The Jerusalem District Planning and Building Commission, headed by Adv. Amir Shaked, has decided to approve for deposit a plan for construction of a residential project on a 4.1-dunam (1.025-acre) site in the Beit Hakerem neighborhood in Jerusalem. The site, located between Rachel Hameshoreret Street and Ish Shalom Street, formerly housed an Israel Electric Corporation station. The land is the last large reserve for development in the neighborhood.
The plan, which was promoted by the Israel Land Administration and designed by architect Ayala Ronel, proposes the construction of two 14-storey buildings with 100 housing units, an open public space, and an underground public parking lot with 50 parking spaces.
The outline plan for Beit Hakerem, which seeks to preserve the neighborhood's character, sets a maximum of 12 storeys for construction in the neighborhood. The District Planning and Building Commission, however, which wants to maximize use of the land in the area, deviated from this stipulation. The explanation given asserts that the lot is larger than 2.5 dunam (0.625 acres), and that on the Arazim site (a large urban renewal project) slated for construction nearby, buildings of 16 and 18 storeys are planned.
The plan is arousing opposition among the residents. Beit Hakerem Community Center chair Noga Levtzion Nadan told "Globes" today that the plan for two towers was "irrelevant," and that "it is a trick that we didn't even know about, after the architect refused even to come to the community center and present the plan. The public was not informed here."
Beit Hakerem community administration chair Danny Tauber also criticized the procedure for promoting the plan. "The same area is the subject of two different and simultaneous hearings that contradict each other. The plan called 16,000 is an outline plan for the neighborhood that takes care to create 'neighborhood balances.' It states that the area will be a parking lot. This plan (the two-tower plan, G.N.) says that residential construction will take place there. The same committee discussed both things simultaneously. There can be no scandal greater than this," he declared.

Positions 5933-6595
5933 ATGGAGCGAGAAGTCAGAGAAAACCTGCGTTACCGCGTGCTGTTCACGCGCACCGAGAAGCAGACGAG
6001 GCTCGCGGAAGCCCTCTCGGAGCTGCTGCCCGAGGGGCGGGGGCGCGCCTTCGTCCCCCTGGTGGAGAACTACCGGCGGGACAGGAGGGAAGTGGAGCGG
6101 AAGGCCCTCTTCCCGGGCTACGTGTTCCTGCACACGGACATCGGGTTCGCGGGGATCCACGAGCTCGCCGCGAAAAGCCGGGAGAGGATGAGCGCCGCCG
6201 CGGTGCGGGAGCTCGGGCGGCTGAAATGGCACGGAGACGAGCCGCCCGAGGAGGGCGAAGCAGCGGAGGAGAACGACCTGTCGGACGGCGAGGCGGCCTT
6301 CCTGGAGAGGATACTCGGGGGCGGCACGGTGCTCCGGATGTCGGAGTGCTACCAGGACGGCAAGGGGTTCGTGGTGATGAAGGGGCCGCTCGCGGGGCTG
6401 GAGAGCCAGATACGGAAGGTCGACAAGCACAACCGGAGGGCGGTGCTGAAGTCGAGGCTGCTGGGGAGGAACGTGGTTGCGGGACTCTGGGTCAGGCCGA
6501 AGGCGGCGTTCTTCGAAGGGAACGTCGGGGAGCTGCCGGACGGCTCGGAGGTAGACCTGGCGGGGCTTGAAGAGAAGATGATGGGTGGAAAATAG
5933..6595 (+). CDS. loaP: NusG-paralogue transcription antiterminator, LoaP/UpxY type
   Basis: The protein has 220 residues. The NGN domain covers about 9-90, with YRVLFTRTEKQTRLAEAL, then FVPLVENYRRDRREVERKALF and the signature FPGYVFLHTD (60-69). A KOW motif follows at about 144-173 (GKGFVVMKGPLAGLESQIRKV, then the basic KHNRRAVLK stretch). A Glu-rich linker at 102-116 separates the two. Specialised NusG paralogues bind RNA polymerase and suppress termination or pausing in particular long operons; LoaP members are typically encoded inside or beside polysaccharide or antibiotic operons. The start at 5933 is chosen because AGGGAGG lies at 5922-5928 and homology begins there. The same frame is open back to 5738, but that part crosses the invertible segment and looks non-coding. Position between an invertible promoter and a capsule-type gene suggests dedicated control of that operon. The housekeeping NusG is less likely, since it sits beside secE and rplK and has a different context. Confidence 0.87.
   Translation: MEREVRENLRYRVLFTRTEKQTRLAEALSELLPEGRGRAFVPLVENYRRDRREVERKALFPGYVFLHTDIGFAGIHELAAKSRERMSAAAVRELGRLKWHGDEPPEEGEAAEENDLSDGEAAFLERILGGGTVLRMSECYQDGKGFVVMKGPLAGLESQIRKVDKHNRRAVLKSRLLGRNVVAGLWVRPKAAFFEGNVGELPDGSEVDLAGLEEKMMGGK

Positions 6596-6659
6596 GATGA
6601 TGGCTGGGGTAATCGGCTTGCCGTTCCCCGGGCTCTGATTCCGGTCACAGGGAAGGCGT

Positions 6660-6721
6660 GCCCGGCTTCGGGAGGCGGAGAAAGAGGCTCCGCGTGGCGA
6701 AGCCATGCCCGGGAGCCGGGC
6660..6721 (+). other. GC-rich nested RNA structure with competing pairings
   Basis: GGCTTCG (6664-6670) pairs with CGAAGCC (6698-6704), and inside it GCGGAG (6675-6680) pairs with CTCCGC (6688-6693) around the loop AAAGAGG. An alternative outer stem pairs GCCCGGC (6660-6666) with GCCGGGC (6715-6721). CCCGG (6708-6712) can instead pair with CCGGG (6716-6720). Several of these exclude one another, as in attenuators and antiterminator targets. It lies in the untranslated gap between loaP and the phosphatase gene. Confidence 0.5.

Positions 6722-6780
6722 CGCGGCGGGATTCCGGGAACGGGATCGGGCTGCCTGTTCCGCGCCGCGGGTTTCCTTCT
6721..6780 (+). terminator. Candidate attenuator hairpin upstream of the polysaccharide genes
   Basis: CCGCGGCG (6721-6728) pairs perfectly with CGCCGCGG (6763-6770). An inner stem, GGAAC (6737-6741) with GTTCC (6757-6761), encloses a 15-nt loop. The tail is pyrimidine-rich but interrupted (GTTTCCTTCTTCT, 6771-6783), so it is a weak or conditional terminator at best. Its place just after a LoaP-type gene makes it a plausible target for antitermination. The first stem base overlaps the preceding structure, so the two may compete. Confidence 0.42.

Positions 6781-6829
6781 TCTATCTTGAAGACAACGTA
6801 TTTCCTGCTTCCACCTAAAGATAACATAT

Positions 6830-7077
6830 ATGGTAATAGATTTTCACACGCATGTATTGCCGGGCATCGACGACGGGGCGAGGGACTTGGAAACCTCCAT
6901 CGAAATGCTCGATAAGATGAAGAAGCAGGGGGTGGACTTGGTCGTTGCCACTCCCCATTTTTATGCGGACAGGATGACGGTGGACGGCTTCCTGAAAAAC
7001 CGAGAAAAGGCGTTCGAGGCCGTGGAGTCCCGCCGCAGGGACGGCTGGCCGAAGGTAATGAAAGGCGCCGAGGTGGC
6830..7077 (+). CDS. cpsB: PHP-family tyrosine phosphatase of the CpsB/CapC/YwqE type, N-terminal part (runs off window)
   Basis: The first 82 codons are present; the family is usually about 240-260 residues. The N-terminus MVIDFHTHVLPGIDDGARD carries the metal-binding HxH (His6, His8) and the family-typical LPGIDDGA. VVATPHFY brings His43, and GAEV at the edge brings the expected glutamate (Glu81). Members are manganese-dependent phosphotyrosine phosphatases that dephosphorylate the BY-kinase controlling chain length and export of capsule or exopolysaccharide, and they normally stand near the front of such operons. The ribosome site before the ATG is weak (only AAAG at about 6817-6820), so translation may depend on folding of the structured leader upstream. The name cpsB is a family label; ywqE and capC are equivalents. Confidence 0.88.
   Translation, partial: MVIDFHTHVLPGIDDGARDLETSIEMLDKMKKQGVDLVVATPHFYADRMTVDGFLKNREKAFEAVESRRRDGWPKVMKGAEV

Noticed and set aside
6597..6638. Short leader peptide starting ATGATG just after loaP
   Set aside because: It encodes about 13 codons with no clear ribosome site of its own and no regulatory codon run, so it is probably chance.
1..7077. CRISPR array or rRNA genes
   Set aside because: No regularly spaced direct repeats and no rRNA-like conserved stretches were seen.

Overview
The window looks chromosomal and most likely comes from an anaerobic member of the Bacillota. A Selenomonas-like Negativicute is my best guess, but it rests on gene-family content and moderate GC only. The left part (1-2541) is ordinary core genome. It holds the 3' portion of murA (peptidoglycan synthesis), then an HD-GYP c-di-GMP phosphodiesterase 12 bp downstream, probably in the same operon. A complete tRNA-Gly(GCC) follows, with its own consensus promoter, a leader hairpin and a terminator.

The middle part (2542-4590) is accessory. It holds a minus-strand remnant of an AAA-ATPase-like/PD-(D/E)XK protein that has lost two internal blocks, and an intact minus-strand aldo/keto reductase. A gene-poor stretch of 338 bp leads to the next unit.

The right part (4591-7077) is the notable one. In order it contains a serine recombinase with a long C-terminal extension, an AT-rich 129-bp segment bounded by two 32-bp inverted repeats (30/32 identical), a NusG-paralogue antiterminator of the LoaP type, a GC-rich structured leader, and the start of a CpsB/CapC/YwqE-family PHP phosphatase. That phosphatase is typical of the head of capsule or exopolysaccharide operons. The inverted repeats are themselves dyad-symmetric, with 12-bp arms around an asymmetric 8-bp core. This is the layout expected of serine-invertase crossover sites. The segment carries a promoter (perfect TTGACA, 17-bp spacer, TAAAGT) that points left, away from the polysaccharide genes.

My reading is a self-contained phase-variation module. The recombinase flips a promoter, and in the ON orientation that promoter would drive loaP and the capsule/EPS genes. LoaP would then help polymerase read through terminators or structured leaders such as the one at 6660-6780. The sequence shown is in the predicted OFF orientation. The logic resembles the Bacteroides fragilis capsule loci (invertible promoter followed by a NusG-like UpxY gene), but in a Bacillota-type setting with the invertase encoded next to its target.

"Globes": But the plan also has a parking lot. What is the problem?
Tauber: "The size won't serve the neighborhood. The planned construction site is at the beginning of Rachel Hameshoreret Street, which creates a very big problem for parking in the neighborhood. It's one big headache. That's why there was agreement that the site would be a solution for the street and the neighborhood. During the hearing about parking, the District Planning and Building Commission brought up the idea of residential construction."
What will you do?
"We'll oppose it. Our message is that you can't talk with us simultaneously in two different directions. We expected that there would first be a decision about the outline plan for the neighborhood. If the District Planning and Building Commission thinks that there doesn't have to be a parking lot there, they should have told us. We won't agree to such a dialogue between us and the state."
The District Planning and Building Commission said in response, "The site contains over one acre. There is no planning justification for converting a site of this size into a parking site - certainly not in Jerusalem, where there is a huge housing shortage. Furthermore, the construction will be on a main traffic artery, and the light railway station is 200 meters away."
Published by Globes, Israel business news - en.globes.co.il - on October 16, 2019
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